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McCree v. Southeastern Pennsylvania Transportation Authority

January 22, 2009

MARLENE MCCREE
v.
SOUTHEASTERN PENNSYLVANIA TRANSPORTATION AUTHORITY



The opinion of the court was delivered by: Surrick, J.

MEMORANDUM & ORDER

Presently before the Court are Defendant's Motion for Summary Judgment (Doc. No. 10), and Plaintiff's Cross Motion to Amend Complaint (Doc. No. 11). For the following reasons, Defendant's Motion will be granted, and Plaintiff's Motion will be denied.

I. FACTUAL BACKGROUND*fn1

The Southeastern Pennsylvania Transportation Authority ("Defendant" or "SEPTA") is a municipal authority of the Commonwealth of Pennsylvania that provides public transportation services to the Philadelphia Metropolitan Area. SEPTA services are provided through its bus, trolley, subway, and regional railroad systems. On August 16, 2005, at an intersection in South Philadelphia, Marlene McCree ("Plaintiff") attempted to board one of Defendant's buses. (Pl.'s Dep. at 22.) Plaintiff was riding in a motorized scooter as a result of recent foot surgery. (Id. at 8, 23-24, 27-28.) The bus driver therefore deployed a flip-down ramp to the street-level onto which Plaintiff could drive her motorized scooter and board the bus. (Id. at 30, 32; Hickerson Dep. at 8.) Plaintiff proceeded to drive up the ramp, facing forward and "moving slow," when she noticed a "lump" or "hump" in the ramp that she "couldn't get past" to enter the bus. (Pl.'s Dep. at 28, 31-32, 34; see also Pl.'s Interrog. ¶ 6(d) ("There was a lump in the ramp of the SEPTA vehicle.")) The bus driver told her to "go back and come back in" and to "come back in faster" so that the wheels of Plaintiff's motorized scooter could clear the hump. (Pl.'s Dep. at 31-32, 34.) While Plaintiff was backing up the motorized scooter and situated halfway down the ramp, Plaintiff asked the bus driver if she "was okay to go back," and the bus driver answered in the affirmative. (Id. at 33; see also Pl.'s Interrog. ¶ 7(e) ("I asked the driver was I okay to back up[.] He said yes[.]")) Plaintiff's motorized scooter then fell off the side of the ramp, and Plaintiff and the scooter landed on the street.*fn2 (Pl.'s Dep. at 33, 36.) At the time of Plaintiff's fall, the bus was stopped and the ramp was motionless. (Id. at 41-42.) The bus did not move in any way to cause Plaintiff to fall from the ramp. (Id. at 42.) Plaintiff does not know what caused her to fall. (Id. at 33.) The bus driver testified that Plaintiff fell because one of the wheels of Plaintiff's motorized scooter hit the side of the ramp as she was backing up. (Hickerson Dep. at 29.) Plaintiff was injured in the fall. She was taken to the hospital emergency room, treated, and released. (Id. at 37; see also Pl.'s Interrog. ¶ 15(a).)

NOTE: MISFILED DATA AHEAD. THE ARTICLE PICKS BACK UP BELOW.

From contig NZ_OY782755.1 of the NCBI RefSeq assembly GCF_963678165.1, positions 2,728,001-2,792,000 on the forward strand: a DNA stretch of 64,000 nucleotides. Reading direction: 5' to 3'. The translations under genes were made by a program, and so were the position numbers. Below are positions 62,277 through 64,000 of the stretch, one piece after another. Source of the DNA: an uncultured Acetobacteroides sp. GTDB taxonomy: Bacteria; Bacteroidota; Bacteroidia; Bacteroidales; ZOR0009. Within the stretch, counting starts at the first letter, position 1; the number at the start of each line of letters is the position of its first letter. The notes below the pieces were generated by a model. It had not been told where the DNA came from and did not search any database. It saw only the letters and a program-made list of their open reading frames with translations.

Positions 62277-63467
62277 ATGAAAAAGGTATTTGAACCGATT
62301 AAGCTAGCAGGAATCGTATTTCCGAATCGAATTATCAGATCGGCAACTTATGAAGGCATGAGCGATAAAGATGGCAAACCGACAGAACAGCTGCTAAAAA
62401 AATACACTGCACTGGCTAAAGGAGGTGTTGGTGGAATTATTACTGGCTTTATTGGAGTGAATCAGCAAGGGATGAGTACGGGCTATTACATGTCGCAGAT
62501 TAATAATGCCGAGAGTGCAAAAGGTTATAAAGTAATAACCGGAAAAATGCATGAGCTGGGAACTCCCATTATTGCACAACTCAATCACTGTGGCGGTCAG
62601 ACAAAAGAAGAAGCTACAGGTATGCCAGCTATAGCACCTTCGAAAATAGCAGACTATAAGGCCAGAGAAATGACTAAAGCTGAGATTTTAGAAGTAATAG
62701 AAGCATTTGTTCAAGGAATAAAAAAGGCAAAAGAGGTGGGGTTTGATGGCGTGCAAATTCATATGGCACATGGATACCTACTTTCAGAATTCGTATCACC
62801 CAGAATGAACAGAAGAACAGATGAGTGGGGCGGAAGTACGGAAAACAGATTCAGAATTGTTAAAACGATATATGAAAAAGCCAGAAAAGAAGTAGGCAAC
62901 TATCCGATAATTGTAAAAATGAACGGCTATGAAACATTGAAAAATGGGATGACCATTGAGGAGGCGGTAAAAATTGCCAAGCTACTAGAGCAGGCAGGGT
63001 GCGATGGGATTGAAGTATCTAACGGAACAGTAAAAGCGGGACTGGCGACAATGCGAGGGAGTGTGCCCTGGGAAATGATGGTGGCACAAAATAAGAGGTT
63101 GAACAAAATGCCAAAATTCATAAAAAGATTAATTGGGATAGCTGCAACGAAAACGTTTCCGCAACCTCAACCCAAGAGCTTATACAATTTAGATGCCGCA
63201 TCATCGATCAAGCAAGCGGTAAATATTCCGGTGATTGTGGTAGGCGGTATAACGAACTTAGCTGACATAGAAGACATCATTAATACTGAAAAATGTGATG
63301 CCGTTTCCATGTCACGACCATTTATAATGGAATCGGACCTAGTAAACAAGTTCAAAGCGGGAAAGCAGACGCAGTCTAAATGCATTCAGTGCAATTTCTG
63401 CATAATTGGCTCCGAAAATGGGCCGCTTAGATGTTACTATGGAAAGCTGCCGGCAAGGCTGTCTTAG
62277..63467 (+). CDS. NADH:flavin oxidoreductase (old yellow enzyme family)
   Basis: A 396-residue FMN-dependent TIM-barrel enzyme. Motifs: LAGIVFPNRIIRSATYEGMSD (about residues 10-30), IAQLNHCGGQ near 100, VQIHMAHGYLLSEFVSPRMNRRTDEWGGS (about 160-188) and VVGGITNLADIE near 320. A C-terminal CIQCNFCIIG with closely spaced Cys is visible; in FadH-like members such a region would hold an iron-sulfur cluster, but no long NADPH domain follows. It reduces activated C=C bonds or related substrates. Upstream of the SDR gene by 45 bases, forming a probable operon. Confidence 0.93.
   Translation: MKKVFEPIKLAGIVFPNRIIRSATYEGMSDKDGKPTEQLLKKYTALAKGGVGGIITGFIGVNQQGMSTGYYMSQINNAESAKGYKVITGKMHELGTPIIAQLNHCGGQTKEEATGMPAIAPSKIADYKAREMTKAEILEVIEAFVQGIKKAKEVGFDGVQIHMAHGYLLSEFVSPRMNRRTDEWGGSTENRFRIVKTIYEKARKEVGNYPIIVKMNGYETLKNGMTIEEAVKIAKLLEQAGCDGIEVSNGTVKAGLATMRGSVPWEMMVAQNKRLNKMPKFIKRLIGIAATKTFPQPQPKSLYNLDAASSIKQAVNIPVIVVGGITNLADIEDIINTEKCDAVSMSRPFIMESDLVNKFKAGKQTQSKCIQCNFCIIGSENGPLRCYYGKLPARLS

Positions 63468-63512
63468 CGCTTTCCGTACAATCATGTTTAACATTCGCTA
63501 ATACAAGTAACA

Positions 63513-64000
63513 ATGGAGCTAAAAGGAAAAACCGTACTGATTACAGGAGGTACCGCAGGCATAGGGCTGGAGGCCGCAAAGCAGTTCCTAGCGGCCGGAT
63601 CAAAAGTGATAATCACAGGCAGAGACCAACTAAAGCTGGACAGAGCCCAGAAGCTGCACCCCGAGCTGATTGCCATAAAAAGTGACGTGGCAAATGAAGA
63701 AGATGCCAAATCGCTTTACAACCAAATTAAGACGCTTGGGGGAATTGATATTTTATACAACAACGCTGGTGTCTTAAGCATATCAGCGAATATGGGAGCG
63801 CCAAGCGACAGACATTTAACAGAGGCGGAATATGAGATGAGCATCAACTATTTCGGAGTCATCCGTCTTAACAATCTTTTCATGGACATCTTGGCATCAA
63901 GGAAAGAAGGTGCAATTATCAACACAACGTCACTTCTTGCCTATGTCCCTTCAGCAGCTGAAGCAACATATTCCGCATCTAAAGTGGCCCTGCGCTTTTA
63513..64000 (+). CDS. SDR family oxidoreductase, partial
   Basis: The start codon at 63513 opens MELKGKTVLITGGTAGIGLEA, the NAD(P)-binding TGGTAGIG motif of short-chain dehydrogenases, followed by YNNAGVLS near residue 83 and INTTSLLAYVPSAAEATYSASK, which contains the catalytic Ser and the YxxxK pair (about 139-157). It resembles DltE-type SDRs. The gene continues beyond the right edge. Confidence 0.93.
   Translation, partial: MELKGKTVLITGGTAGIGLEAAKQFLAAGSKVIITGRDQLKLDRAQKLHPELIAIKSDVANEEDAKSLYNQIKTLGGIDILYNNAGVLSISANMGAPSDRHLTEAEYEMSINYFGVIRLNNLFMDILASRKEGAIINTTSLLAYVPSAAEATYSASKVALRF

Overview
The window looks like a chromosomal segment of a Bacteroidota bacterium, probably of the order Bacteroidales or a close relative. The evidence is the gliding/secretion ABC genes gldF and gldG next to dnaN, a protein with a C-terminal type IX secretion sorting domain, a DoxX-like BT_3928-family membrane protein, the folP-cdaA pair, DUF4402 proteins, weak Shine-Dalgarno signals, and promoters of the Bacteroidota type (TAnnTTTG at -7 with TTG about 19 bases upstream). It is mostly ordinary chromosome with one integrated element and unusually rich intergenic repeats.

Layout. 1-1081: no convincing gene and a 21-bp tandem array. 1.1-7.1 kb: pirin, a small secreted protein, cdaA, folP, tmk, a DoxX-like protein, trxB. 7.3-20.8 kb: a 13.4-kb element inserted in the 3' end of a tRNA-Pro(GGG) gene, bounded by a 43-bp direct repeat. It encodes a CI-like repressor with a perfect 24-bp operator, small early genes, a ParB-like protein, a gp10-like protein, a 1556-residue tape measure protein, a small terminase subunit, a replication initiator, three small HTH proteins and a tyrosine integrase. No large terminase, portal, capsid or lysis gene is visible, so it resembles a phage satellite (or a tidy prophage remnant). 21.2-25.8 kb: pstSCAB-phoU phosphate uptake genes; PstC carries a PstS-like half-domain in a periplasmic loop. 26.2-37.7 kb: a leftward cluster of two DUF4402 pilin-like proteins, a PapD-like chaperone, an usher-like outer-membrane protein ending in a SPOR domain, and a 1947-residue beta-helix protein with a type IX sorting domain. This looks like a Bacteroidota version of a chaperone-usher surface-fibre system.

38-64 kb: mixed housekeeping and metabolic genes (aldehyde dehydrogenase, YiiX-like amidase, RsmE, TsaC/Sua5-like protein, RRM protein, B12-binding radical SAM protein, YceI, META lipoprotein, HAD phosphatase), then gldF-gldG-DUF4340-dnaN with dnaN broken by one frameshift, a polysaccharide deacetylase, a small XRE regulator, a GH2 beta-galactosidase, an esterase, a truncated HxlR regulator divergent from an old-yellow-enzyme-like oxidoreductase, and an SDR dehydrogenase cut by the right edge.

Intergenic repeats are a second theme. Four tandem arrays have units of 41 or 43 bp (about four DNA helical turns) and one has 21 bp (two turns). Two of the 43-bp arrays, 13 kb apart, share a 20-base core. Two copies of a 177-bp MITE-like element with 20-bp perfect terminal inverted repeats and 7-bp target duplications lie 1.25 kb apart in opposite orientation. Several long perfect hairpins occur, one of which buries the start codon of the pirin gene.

II. PROCEDURAL HISTORY

On April 15, 2007, Plaintiff filed this lawsuit in the Court of Common Pleas of Philadelphia County. (See Doc. No. 10, Ex. A (Compl.)) In her Complaint, Plaintiff alleges that:

The negligence of [Defendant] consisted of but was not limited to the following:

a. Failure to properly train . . . employees in the proper means of assisting handicapped individuals in allowing them to enter or exit the vehicle.

b. Failure to properly maintain the vehicle and handicapped equipment.

c. Failure to properly aid [Plaintiff] in entering the vehicle.

d. Allowing [Defendant's] driver to sit on the bus and render no assistance to [Plaintiff] while attempting to enter the vehicle;

e. Failure to use due care. (Compl. ¶ 11.) On November 16, 2007, at the conclusion of Plaintiff's deposition, Plaintiff's counsel handed Defense counsel a copy of a federal regulation, 49 C.F.R. § 37.165 (2002),*fn3 that was promulgated under the Americans with Disabilities Act ("ADA"), 42 U.S.C. §§ 12101 et seq. (See Doc. No. 10 ¶ 8; Doc. No. 11 ¶ 8.) Plaintiff's counsel told Defense counsel that it was Plaintiff's position that Defendant violated the federal regulation. (Id.) On November 21, 2007, Defendant filed a Notice of Removal in this Court pursuant to 28 U.S.C. § 1446(b) (2008). The statute provides, in pertinent part, that a notice of removal may be filed "within thirty days after receipt by the defendant, through service of otherwise, of a copy of an amended pleading, motion, order or other paper from which it may first be ascertained that the case is one which is or has become removable . . . ." (emphasis added). 28 U.S.C. § 1446(b). Defendant removed the action to this Court asserting that the federal regulation constituted "other paper" under Section 1446(b). (See Doc. Nos. 1, 3.)

On December 12, 2007, Plaintiff filed a Motion to Remand arguing that the removal was untimely. (See Doc. No. 2.) Plaintiff contended that Defendant did not file the notice of removal "within thirty days" after receiving notice of a federal claim, since the Complaint placed Defendant "on notice" seven months earlier of the existence of federal claims under the ADA. (Doc. No. 2 ¶ 11.) Specifically, Plaintiff contended that "Defendant was on notice of the exact nature of Plaintiff's claim in April 2007 [when the Complaint was filed] and should have removed the case at that time" since "it is inconceivable that Defendant did not understand" that Plaintiff's lawsuit involved a disabled person's use of transportation, and "Defendant is presumed [to be] aware of the laws and statutes governing passengers with disabilities, including Federal laws." (Doc. No. 2 ¶ 7.) We denied Plaintiff's Motion to Remand, concluding that the Complaint did not put Defendant on notice of a federal question and finding that "the act of providing Defendant with a copy of the federal regulation, accompanied by an oral representation of an intent to rely upon that regulation, constituted notice of Plaintiff's intent to pursue a federal claim." (Doc. No. 7.)